When agents bring SMEs into customer interactions, escalation rates drop a whopping 77%. Why? Because you’re showing the customer that your entire organization cares about solving their problem. You’re effectively preventing escalations.

Rather than waiting for a fire drill, preventing escalations means you can get ahead of customer expectations. It means going the extra mile now while the ROI on the gesture is much higher than it would be if you waited too long to do the same thing. We also see up to an 18% boost in Organic Promoter Scores.

High-performing Support teams are catching on. Gartner says that by 2023, 30% of customer service organizations will deliver proactive customer services using AI-enabled process orchestration and continuous intelligence.

Analyzing recent cases with AI can help you execute this for the win — you’ll identify the types of interactions most likely to escalate to predict future occurrences and clearly define the scenarios where you’ll want to bring in an SME.

4. Share your contact information for future follow-ups

OK, this is a bit of a trick since agents don’t really do this. Most Support organizations rely on processes that make this infeasible. But hear me out.

When cases are especially complex, customers are more likely to ask to get back in touch with the same individual (provided things went well.) You’ve been in the trenches with this person, built rapport, and earned their trust. So why shouldn’t they want to work with you again?

While it may not be possible to get back in touch with you again (however fabulous you were), this dynamic is an excellent argument for more intelligent case routing. Many Support organizations have some basic skills-based routing, but high-performing teams are upgrading to outcomes-based routing.

Outcomes-based routing means your routing logic considers the outcomes of past cases with specific customers. So you’ll connect customers to agents with the right expertise for their case, but there’s a higher likelihood that they will be re-connected to agents who have been especially valuable to them in the past.

Analyzing your Support cases with AI can help you facilitate more intelligent routing that increases speed to resolution by 15-20%.

5. Don’t insist on one issue per case

It’s tempting to allow customers one issue per ticket. It’s straightforward, easy to track, and avoids giving your squeaky wheels too much air time. We’re big believers in efficiency, but not at the expense of your customer experience — efficiency canand shouldbe a win-win for your team and your customers.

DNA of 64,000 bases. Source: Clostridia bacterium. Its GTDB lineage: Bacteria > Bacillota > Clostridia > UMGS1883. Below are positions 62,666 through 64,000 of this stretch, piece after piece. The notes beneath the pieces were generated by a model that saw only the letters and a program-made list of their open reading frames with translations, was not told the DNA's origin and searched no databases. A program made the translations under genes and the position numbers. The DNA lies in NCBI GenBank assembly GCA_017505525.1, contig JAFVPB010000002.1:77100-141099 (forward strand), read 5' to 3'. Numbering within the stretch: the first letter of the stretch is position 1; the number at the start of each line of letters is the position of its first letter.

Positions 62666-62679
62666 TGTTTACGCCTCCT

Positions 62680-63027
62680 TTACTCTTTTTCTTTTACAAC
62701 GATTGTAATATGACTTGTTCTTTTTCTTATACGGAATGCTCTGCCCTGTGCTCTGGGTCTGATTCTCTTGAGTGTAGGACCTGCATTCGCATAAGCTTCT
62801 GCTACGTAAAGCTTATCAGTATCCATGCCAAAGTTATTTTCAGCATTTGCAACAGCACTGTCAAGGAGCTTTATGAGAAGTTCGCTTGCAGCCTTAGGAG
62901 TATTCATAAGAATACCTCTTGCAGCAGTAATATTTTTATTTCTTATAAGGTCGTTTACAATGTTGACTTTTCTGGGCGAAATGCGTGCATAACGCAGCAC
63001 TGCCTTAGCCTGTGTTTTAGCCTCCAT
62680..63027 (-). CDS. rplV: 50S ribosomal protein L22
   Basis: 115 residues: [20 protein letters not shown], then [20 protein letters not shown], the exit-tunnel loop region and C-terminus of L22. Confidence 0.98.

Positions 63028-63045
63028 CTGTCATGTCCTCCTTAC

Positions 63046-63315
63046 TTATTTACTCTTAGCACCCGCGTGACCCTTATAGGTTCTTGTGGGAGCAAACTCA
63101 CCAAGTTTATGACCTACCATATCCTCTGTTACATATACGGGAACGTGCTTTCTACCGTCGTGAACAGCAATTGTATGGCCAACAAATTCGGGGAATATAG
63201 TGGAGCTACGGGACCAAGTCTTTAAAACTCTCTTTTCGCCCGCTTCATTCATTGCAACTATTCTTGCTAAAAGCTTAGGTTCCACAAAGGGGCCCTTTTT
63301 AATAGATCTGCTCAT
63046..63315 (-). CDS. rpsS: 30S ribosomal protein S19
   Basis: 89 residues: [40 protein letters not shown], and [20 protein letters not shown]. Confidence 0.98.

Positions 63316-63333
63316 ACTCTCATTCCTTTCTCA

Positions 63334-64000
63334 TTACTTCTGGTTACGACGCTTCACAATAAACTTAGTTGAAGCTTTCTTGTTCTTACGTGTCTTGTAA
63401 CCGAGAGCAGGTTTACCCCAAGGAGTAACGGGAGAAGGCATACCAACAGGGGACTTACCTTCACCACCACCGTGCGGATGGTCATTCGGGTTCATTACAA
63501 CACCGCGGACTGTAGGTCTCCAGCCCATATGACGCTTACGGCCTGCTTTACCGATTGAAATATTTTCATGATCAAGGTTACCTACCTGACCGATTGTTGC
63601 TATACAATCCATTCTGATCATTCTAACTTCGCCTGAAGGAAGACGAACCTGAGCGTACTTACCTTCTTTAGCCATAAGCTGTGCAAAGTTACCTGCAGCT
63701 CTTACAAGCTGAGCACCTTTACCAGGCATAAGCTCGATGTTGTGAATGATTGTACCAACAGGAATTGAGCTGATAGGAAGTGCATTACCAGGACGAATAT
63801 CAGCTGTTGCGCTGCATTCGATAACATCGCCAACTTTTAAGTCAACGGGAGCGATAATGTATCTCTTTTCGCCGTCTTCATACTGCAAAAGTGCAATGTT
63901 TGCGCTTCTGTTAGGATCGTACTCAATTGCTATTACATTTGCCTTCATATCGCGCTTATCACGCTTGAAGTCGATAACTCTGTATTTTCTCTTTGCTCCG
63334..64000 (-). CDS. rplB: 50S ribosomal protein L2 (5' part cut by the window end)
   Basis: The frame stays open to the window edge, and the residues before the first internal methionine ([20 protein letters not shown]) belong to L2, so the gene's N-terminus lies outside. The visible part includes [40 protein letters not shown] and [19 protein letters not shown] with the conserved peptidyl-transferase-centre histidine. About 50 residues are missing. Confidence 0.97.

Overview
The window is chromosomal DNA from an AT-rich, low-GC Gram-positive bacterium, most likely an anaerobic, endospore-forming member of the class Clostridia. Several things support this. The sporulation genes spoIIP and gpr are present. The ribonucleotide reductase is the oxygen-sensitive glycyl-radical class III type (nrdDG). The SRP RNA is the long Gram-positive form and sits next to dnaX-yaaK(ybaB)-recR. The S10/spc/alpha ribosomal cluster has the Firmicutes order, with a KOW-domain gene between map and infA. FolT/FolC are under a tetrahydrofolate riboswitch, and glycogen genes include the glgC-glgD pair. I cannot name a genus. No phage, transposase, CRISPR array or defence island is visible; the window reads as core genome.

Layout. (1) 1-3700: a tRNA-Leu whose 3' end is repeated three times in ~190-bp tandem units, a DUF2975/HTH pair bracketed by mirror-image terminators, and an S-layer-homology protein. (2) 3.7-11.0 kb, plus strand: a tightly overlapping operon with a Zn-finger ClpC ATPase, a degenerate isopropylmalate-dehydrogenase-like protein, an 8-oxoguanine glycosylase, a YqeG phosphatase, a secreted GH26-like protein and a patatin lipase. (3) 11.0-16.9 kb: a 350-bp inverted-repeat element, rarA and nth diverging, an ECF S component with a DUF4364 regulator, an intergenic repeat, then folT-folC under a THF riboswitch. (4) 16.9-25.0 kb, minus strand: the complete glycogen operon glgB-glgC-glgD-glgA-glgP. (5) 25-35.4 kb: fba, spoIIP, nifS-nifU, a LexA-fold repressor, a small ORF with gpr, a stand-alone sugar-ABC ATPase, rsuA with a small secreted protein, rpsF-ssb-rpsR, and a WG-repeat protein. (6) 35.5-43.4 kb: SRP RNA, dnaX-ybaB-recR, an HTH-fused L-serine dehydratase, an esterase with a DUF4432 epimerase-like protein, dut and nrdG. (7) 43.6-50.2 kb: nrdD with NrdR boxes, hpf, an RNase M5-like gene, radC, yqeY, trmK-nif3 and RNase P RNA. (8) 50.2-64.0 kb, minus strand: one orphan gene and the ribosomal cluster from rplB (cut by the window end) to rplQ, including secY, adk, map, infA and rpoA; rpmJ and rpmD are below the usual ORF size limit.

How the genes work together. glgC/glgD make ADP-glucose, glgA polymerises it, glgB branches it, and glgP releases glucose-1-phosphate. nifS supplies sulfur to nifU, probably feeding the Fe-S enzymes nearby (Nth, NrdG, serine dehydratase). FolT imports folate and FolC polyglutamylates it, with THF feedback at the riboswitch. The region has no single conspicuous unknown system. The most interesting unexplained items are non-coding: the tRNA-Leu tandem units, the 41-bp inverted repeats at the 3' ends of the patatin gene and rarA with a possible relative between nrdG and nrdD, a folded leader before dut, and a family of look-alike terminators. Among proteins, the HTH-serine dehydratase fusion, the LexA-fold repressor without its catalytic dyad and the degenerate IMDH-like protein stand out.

Many customer issues are messily intertwined and likely to surface in the same case. Restricting to one issue per case means you miss out on an opportunity to discover important context about how they’re related.

Plus, it’s not the greatest way to show your customers that you value their time. According toForrester, 73% of customers say that valuing their time is the most important thing companies can do.

Using natural language AI to detect themes is a great way to identify separate issues that emerge in the same conversation. And when you’re identifying different issues, you can then understand each theme’s impact on customer sentiment, customer effort, and cost of service.

As you might expect, cases with more than one topic typically have longer resolution times. But they also are 3x more likely to have very high organic customer satisfaction scores.

But worse, you’re missing an opportunity to talk to your customers. Access to your customers is a unique and hard-won opportunity that can be managed strategically, not just endured. In fact, Gartner predicts that by 2025, 40% of customer service organizations will become profit centers by becoming de facto leaders in digital customer engagement.

For more on data-backed Support best practices, see When These 5 “Best Practices” Become Nails in the Coffin.